Yikes! Recently, I came down for breakfast and found my wife looking upset . The back cover (which contains the heart beat sensor) on her Apple Watch had popped off when she removed the watch from its magnetic charger.
With a hand-held magnifying glass I carefully checked out the thin band of glue that encircled the sensor. The incredibly thin, flat -ribbon cable was still attached to the sensor and the back of the watch.
My next step was to search “sensor popped off Apple Watch” using Google and I immediately found that we were not alone with this problem. One of my search links led to the Apple Watch customer support site on the apple.com web site. Over 490 people had reported to Apple that they had had this problem.
Most of the support messages said that we ought to simply take the watch to an Apple Store, and a Genius Bar representative would make things right. Sure.
My wife’s Apple Watch was one of the first groups manufactured and is almost two years old. In other words, it’s definitely out of warranty. Even with an Apple Care warranty, it would be out of the coverage dates. The watch is a stainless steel model and retailed for around $500 when we purchased it. “This can’t be good” I fretted.
For our family the nearest Apple Store is located in East Lansing, Michigan – about an hour away from where we live. Upon arriving the Apple Genius looked at the watch and stated that this was a known problem and that Apple had a program to take care of it.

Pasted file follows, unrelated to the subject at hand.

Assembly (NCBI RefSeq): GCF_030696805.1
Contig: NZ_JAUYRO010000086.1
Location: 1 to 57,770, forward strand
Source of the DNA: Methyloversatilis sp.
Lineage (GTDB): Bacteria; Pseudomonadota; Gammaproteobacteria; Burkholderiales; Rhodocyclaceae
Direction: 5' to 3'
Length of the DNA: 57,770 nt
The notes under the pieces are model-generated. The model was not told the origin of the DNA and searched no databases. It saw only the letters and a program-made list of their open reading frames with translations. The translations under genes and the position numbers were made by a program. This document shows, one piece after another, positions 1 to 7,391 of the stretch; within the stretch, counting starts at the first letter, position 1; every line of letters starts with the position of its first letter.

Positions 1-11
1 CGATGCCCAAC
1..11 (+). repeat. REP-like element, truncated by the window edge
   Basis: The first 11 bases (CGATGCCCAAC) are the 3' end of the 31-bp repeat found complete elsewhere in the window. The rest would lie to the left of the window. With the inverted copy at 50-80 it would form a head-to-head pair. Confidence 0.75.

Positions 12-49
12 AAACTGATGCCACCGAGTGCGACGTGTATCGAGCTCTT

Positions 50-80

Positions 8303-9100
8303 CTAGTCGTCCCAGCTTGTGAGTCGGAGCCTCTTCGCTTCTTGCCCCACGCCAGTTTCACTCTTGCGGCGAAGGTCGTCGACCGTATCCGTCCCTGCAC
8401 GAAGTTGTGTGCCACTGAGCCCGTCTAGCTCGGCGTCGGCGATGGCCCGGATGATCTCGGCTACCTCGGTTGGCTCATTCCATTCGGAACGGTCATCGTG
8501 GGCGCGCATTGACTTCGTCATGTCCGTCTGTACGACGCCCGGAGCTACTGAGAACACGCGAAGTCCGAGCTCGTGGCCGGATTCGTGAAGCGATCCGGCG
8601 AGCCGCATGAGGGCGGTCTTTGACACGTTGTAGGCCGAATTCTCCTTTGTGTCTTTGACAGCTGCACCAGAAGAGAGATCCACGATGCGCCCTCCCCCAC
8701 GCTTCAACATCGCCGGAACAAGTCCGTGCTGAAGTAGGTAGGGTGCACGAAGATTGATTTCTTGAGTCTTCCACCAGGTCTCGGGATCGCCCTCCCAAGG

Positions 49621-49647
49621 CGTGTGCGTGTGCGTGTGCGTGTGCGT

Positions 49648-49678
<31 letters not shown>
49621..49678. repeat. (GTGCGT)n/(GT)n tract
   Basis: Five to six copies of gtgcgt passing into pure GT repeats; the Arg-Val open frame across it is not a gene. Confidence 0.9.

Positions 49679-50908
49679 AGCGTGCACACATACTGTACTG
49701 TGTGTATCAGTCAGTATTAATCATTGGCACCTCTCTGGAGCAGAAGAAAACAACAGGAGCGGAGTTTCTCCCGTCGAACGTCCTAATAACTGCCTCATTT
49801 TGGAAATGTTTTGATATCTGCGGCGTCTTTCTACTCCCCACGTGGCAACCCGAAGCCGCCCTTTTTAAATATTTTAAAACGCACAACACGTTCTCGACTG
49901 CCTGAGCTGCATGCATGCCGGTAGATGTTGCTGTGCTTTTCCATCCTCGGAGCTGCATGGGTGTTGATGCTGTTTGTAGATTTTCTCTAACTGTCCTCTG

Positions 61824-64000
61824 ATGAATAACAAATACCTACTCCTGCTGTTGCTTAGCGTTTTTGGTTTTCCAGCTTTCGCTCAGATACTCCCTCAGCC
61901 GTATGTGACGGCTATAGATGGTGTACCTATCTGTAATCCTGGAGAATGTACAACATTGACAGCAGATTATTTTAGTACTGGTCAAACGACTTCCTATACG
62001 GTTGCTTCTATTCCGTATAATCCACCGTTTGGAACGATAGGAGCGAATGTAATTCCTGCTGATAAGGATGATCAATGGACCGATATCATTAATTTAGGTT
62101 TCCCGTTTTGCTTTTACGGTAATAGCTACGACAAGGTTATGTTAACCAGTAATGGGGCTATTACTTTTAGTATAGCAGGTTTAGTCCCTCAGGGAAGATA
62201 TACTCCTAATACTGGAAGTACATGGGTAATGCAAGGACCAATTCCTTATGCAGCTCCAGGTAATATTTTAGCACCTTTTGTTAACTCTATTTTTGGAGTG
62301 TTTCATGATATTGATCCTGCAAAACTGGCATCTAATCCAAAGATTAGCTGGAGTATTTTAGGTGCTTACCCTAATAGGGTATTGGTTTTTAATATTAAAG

It seems that using body lotion or sun tan lotion causes the seal to weaken. Within a few minutes he had collected all the important information from me and said that a replacement watch would arrive within 3-5 business days. Since the watch was out of warranty, the price for the replacement was $249 – half the price of the original watch. But wait! Glancing to the right side of the work order/invoice I read what the customer was expected to pay. Obviously I was expecting to pay $249, but the amount showing what the customer was to pay was $0.00: Fantastic.
Five days later we received the replacement watch via FedEx. It was a “Like new” factory re-manufactured watch that was scratch-free and contained a new battery. I simply “paired” the watch with my wife’s iPhone and restored her data from a previous backup. It took less than a half-hour and all went well.
This experience is yet another reason that I’m a solid Apple customer and shareholder. To use that overworked term, Apple “gets it”. They understand that so-called “early adapters” are important to the long- term success of a product and the company that made it and sold it.